Donald Healey Motor Company U.K.

Donald Healey Motor Company U.K.

Donald Healey Motor Company U.K.


Donald Healey

The Cape, Warwick, U.K.


Donald Healey Motor Company Limited was a British car manufacturer.. In 1945 the company was founded by Donald Healey. Donald Healey was a successful rally driver and a car designer. Healey discussed sports car design with Achille Sampietro, a chassis specialist for high performance cars and Ben Bowden, a body engineer, when all three worked at Humber during World War II. In 1950, Healey built the Nash-Healey using a Nash Ambassador engine with SU carburettors and Nash gearbox. Initially the 3848 cc unit was used but when in 1952 body construction was transferred from Healey to Pininfarina the larger 4138 cc engine was fitted.



Healey Motor Company Limited focused on producing expensive, high-quality, high-performance cars. Healey Motor Company was based in an old aircraft components factory off Miller Road in Warwick. The cars mainly used a tuned version of the proven Riley twin-cam 2.4-litre four-cylinder engine in a light steel box-section chassis of their own design using independent front suspension by coil springs and alloy trailing arms with Girling dampers. The rear suspension used a Riley live axle with coil springs again. The advanced design of the car allow soft springing to be combined with excellent road holding. The cars uses the lockheed hydraulic brakes.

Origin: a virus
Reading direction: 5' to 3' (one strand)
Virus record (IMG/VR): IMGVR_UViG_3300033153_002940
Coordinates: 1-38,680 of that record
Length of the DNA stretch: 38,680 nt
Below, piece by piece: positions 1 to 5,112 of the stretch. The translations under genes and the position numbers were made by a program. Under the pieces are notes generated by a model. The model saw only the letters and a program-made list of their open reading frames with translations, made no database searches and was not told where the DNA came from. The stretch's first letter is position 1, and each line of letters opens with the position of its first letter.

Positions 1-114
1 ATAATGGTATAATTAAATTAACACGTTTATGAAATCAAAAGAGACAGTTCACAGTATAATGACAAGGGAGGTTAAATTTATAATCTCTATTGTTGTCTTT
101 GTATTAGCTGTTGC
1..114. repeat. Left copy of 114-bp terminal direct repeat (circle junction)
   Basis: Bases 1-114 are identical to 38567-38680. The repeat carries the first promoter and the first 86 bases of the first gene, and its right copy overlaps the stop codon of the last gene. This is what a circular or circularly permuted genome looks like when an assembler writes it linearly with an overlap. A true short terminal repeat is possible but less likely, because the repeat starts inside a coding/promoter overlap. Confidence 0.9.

The Elliott was introduced in 1948 which claimed to be the fastest production closed car in the world, timed at 104.7 mph over a mile. Benjamin Bowden designed the aerodynamic body and unusually for the time it was tested in a wind tunnel to refine its efficiency. This gives the start to aerodynamic styling for reduced drag, that culminated in Bowden's last UK offering, the Zethrin Rennsport. In 1949, the Silverstone was announced which was the most sporting of all the Healeys. The Silverstone have a shorter chassis and stiffer springing and was capable of 107 mph. The final Healey car of this era was the G-Type using an Alvis TB21 engine and gearbox. This was more luxurious and heavier than the Riley engined models and performance suffered.



Healey judged that the cheaper sports car must come in the market with large quantity to save the business, and also it must be fit between the MG and Jaguar which are selling well at that time in USA. Healey designed a two-seat roadster employing numerous low-cost Austin components and named the car as, Austin-Healey 100. Healey worked with his eldest son Geoffrey to make the Austin-Healey 100. Sir Leonard Lord, Austin chief was so impressed when he saw it, he offered to make it in his own factories under the name Austin-Healey. In 1953, a joint venture created the British Motor Corporation to manufacture the Austin-Healey marque. The 100 evolved into the highly regarded and collector coveted 3-litre Austin-Healey 3000, followed by a diminutive 950cc Austin-Healey Sprite, known affectionately as the "frog-eye"or"Bugeye".



Share post